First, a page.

"Genos," Saitama interrupts, and it suddenly dawns on him that this is probably the first time he's called the teenager by his own name to his face. It generates a full body shudder in the teenager's metal body, and Saitama wants to slam his head into a wall because… Because what, exactly? Because he's annoying? Because he's speaking too fast? Because it's more than ten words?

…Because this kid is actually quite endea—?

"You're doing fine," Saitama tacks on, because just saying Genos' name seems a bit weird by itself, and because he doesn't want to finish that thought. That also sounds stilted, though, so he adds, "That's not the issue here."

"Then what is?"

And isn't that the real question here? Saitama stalls a bit. Suddenly the ceiling looks all too interesting with its cracks and conspicuously new areas where monsters deemed it fit to crash into his home via gravity. It's a view that he's usually too tired of staring at in fitful moments during the witching hour, but now he can't take his eyes away. Won't, when the only other alternative is Genos' face, and it isn't like he has anything against the kid but those eyes make him feel too open, too much like he's bursting at the seams.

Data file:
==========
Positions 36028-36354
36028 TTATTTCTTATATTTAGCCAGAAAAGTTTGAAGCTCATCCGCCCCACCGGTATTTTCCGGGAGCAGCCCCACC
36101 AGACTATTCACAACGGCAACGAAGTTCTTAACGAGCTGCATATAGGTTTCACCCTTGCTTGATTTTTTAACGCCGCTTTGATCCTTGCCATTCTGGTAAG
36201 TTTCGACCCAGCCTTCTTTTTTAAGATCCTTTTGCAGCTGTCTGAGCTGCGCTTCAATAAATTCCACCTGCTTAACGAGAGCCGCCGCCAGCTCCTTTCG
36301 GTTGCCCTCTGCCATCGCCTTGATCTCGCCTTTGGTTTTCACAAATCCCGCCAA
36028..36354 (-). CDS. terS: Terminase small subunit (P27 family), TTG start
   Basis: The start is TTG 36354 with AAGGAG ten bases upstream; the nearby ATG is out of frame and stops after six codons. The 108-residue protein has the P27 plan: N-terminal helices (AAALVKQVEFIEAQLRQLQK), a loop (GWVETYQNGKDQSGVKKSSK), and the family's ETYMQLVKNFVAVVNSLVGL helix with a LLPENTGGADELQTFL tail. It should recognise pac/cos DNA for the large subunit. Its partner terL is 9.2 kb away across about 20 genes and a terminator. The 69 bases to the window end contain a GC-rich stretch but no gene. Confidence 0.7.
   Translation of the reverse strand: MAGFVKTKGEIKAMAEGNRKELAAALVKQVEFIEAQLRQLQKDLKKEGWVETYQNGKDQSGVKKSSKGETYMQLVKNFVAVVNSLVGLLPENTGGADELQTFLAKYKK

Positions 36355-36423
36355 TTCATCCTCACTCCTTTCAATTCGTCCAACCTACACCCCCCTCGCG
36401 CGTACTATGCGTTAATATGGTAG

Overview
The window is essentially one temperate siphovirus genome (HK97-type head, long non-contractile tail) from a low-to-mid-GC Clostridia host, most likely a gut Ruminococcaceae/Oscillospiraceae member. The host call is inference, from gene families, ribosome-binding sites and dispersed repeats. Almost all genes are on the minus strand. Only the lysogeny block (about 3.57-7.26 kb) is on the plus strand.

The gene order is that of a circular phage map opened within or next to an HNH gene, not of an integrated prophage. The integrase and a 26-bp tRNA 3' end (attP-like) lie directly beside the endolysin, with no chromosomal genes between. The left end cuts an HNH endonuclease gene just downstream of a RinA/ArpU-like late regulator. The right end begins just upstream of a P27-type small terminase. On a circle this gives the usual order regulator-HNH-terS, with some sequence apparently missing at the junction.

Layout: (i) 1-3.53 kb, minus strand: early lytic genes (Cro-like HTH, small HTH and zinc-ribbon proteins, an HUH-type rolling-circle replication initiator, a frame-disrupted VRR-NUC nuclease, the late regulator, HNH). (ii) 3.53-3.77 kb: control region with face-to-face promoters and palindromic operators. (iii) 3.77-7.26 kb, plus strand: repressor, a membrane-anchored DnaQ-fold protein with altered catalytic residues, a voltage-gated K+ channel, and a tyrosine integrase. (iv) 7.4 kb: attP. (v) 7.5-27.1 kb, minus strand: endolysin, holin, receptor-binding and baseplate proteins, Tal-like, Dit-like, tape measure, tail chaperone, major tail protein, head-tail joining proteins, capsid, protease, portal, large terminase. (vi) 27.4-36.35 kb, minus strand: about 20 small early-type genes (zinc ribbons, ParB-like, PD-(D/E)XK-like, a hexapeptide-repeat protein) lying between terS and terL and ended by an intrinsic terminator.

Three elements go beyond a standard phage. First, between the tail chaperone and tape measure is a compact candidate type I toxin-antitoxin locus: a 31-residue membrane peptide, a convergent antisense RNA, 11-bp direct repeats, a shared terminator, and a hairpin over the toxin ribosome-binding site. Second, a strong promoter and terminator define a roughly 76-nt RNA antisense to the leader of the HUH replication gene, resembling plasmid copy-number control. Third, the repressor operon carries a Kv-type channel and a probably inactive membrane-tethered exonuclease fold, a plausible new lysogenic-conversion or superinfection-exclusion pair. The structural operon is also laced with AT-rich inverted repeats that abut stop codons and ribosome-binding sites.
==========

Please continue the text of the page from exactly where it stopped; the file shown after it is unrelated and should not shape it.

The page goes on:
Eventually Genos tires of the silence (which usually never occurs, but this is a special occasion apparently), and it's only Saitama's inhuman reflexes that prevent him from punching that handsome face into bits of scrap metal when the cyborg leans over his face. The surprise shows, though, and Genos is quick to back off, an apologetic look on his ever-shifting face.

(He's only ever so expressive when they're alone together, and Saitama's not quite sure what to think about this fact.)

"You seem troubled." This statement seems to trouble Genos himself, pulls at his brows and rearranges his face into a pensive glare directed at the floor. It makes Saitama's chest do a sort of quiver-flop-tremble, the same kind that helplessly watching a disaster elicits, and he has to swallow the lump in his throat before he can reply with something he hasn't planned out. What to say comes after being able to say, and before that is remembering how to breathe.

So he breathes, swallows, thinks. Rethinks. "What are you going to do once you defeat this mysterious cyborg of yours?"

It's not the right question to ask, but usually there are no right questions—just questions that do and don't need to be asked—and for this night Saitama decides to ask it because if he doesn't do it now then he never will. Genos looks like he's been hit by a bullet train (or if not a train, then something equally as heavy and surprising), exhales a bit too quickly to sound casual, looks up. Looks down. Closes his eyes.